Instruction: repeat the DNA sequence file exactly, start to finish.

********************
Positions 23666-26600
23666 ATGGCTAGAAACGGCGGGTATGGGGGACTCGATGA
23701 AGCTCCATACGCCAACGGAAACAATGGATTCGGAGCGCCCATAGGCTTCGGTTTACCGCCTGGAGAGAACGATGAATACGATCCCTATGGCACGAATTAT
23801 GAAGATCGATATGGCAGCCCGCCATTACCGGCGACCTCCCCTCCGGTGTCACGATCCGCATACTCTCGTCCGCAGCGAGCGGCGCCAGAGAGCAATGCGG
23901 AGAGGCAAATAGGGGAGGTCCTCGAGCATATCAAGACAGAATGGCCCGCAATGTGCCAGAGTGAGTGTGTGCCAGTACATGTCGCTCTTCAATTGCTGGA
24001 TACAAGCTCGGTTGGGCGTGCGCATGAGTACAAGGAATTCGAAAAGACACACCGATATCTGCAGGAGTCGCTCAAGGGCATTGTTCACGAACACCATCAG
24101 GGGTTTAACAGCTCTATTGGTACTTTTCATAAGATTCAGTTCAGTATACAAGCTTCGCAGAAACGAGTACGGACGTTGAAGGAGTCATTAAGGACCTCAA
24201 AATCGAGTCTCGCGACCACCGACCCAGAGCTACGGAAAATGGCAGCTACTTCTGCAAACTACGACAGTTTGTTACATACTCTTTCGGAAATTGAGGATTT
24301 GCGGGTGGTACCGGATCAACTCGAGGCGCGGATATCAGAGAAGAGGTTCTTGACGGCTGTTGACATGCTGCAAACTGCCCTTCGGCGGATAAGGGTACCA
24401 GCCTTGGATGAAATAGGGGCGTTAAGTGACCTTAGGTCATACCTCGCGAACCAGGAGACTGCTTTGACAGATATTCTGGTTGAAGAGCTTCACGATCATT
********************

Positions 23666-26600
23666 ATGGCTAGAAACGGCGGGTATGGGGGACTCGATGA
23701 AGCTCCATACGCCAACGGAAACAATGGATTCGGAGCGCCCATAGGCTTCGGTTTACCGCCTGGAGAGAACGATGAATACGATCCCTATGGCACGAATTAT
23801 GAAGATCGATATGGCAGCCCGCCATTACCGGCGACCTCCCCTCCGGTGTCACGATCCGCATACTCTCGTCCGCAGCGAGCGGCGCCAGAGAGCAATGCGG
23901 AGAGGCAAATAGGGGAGGTCCTCGAGCATATCAAGACAGAATGGCCCGCAATGTGCCAGAGTGAGTGTGTGCCAGTACATGTCGCTCTTCAATTGCTGGA
24001 TACAAGCTCGGTTGGGCGTGCGCATGAGTACAAGGAATTCGAAAAGACACACCGATATCTGCAGGAGTCGCTCAAGGGCATTGTTCACGAACACCATCAG
24101 GGGTTTAACAGCTCTATTGGTACTTTTCATAAGATTCAGTTCAGTATACAAGCTTCGCAGAAACGAGTACGGACGTTGAAGGAGTCATTAAGGACCTCAA
24201 AATCGAGTCTCGCGACCACCGACCCAGAGCTACGGAAAATGGCAGCTACTTCTGCAAACTACGACAGTTTGTTACATACTCTTTCGGAAATTGAGGATTT
24301 GCGGGTGGTACCGGATCAACTCGAGGCGCGGATATCAGAGAAGAGGTTCTTGACGGCTGTTGACATGCTGCAAACTGCCCTTCGGCGGATAAGGGTACCA
24401 GCCTTGGATGAAATAGGGGCGTTAAGTGACCTTAGGTCATACCTCGCGAACCAGGAGACTGCTTTGACAGATATTCTGGTTGAAGAGCTTCACGATCATT